Europe’s consumers have started to embrace the kinds of services and companies that PSD2 will foster. A PwC Strategy& study on PSD2, conducted in the first quarter of 2016, suggests that 88 percent of consumers use third-party providers for online payments, which indicates that there is a large, primed base of customers for other digital banking services.

Nevertheless, the overall response of Europe’s bankers to PSD2 is one of uncertainty: Although 68 percent of bankers fear that PSD2 will cause them to lose control of the client interface, many of them remain unsure how to respond to the new directive. As a result, they are adopting a defensive, wait-and-see stance that is risk averse.

In contrast, there are a few banks — and more third-party providers and FinTechs — that are embracing the possibilities of open banking and pursuing strategies aimed at winning a leading role in the future. They are not waiting until the implementation of PSD2.

In this report, we bring together the attitudes and behaviors of banking customers, the mind-set and concerns of bankers, and the responses of first-mover banks and FinTechs to analyze the implications and ramifications of PSD2 for Europe’s banks. And we offer five strategic options that banks can consider to expand their offerings, better serve their customers, and grow their market share and revenues.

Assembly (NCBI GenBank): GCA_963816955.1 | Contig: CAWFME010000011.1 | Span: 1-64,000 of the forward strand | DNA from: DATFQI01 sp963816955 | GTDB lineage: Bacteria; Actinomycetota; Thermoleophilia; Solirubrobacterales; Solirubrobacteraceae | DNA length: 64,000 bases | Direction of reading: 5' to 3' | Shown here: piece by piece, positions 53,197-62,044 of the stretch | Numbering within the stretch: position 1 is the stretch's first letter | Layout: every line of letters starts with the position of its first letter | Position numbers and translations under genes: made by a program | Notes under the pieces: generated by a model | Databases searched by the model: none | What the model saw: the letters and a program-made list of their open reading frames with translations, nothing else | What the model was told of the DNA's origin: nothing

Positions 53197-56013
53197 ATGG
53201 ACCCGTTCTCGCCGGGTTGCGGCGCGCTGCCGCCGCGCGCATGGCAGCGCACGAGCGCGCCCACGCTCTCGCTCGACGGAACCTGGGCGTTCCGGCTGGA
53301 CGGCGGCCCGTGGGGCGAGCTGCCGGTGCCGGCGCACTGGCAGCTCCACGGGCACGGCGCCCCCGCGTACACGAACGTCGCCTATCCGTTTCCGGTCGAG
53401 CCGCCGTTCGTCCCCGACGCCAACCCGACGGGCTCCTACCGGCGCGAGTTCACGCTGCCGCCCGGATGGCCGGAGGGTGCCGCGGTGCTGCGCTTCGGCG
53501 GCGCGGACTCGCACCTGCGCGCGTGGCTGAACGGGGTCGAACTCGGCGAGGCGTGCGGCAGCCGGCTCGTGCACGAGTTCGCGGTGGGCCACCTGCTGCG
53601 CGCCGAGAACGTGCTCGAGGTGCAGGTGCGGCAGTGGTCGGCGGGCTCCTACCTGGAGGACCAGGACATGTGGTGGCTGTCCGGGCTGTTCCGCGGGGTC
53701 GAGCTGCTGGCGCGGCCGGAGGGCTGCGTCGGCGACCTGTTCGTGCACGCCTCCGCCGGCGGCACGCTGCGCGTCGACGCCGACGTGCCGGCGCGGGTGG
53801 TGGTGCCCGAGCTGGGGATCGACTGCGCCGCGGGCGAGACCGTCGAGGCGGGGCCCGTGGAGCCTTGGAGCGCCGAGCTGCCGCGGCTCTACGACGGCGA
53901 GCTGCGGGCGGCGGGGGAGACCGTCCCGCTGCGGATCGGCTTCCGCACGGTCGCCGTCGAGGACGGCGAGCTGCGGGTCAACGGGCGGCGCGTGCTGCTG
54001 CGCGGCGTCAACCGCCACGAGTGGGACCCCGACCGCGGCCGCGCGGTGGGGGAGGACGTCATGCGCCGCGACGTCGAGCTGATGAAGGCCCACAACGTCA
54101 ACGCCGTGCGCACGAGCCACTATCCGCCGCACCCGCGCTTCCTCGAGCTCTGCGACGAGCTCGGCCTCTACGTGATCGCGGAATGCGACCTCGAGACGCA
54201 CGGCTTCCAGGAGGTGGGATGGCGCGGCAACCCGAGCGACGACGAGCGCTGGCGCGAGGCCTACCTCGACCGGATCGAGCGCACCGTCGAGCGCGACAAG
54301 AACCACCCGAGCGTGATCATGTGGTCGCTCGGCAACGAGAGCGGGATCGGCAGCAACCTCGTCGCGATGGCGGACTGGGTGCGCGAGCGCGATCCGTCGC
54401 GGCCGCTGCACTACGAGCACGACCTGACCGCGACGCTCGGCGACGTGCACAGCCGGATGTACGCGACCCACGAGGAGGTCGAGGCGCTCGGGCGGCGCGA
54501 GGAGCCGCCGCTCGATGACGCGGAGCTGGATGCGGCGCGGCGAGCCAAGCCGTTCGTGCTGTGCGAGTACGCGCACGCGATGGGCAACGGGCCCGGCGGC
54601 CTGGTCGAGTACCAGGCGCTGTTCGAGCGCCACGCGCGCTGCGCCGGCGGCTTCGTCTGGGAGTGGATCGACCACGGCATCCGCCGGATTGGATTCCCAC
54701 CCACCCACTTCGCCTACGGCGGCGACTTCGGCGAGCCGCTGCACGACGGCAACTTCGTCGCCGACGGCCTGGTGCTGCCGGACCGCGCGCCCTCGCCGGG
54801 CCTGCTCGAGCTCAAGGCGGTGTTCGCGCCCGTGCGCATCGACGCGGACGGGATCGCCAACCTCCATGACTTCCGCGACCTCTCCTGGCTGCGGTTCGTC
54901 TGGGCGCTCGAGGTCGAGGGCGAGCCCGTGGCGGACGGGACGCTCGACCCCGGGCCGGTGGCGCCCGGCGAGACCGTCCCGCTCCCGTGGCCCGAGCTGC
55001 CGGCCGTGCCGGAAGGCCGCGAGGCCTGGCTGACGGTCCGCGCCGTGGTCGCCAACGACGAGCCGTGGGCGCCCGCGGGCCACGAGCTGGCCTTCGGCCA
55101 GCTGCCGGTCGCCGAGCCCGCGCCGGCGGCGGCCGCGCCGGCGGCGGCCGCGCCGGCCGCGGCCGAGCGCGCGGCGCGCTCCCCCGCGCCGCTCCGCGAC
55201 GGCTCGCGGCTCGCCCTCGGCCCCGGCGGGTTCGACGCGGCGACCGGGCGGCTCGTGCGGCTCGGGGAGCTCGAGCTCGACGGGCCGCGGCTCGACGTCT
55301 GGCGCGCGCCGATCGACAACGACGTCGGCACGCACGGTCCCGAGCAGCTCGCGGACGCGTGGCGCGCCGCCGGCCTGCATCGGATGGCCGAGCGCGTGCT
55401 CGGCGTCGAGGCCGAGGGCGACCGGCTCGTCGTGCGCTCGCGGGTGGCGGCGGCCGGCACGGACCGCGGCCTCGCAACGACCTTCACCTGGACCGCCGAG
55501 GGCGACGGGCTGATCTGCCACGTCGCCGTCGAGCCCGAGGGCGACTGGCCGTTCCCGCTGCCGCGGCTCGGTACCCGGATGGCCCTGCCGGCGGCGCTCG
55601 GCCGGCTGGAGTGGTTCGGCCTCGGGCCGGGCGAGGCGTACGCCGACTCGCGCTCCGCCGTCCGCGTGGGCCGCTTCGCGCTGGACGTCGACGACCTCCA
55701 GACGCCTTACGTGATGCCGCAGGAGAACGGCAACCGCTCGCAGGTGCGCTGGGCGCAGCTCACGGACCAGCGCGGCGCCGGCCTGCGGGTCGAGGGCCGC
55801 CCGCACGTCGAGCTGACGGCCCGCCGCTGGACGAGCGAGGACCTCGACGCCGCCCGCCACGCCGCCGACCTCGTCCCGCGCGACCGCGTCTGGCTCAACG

With the adoption of PSD2, an irrevocable shift to open banking in Europe has become inevitable. Europe’s banks cannot afford to wait for the official PSD2 implementation date in 2018 to formulate a strategic response. Download the full paper here

Thursday, July 21, 2016

TechSavvy: The $105 Billion Enterprise Market for Pokémon Go

Playing Pokemon Go Augmented Reality Virtual Reality

MIT Sloan Management Review, July 21, 2017

by Theodore Kinni
Suddenly, Pokémon Go, the app based on the 20-year-old video game, is everywhere. People with smartphones are more like zombies than ever. Marketers are formulating their Pokémon Go strategies. Thanks, augmented reality!

The consumer market is not the only place AR is taking off, according to Bhavesh Kumar of VMWare AirWatch. “There’s increasingly reason to believe that AR could take off for businesses long before it goes mainstream with consumers,” he declared in a blog post that appeared one day before Pokémon Go, well, went mainstream with consumers.

But that doesn’t mean Kumar is wrong. He’s right in saying that the AR device ecosystem is more developed for the enterprise market than for the consumer market, and that the industry standards needed to put AR to work are already emerging.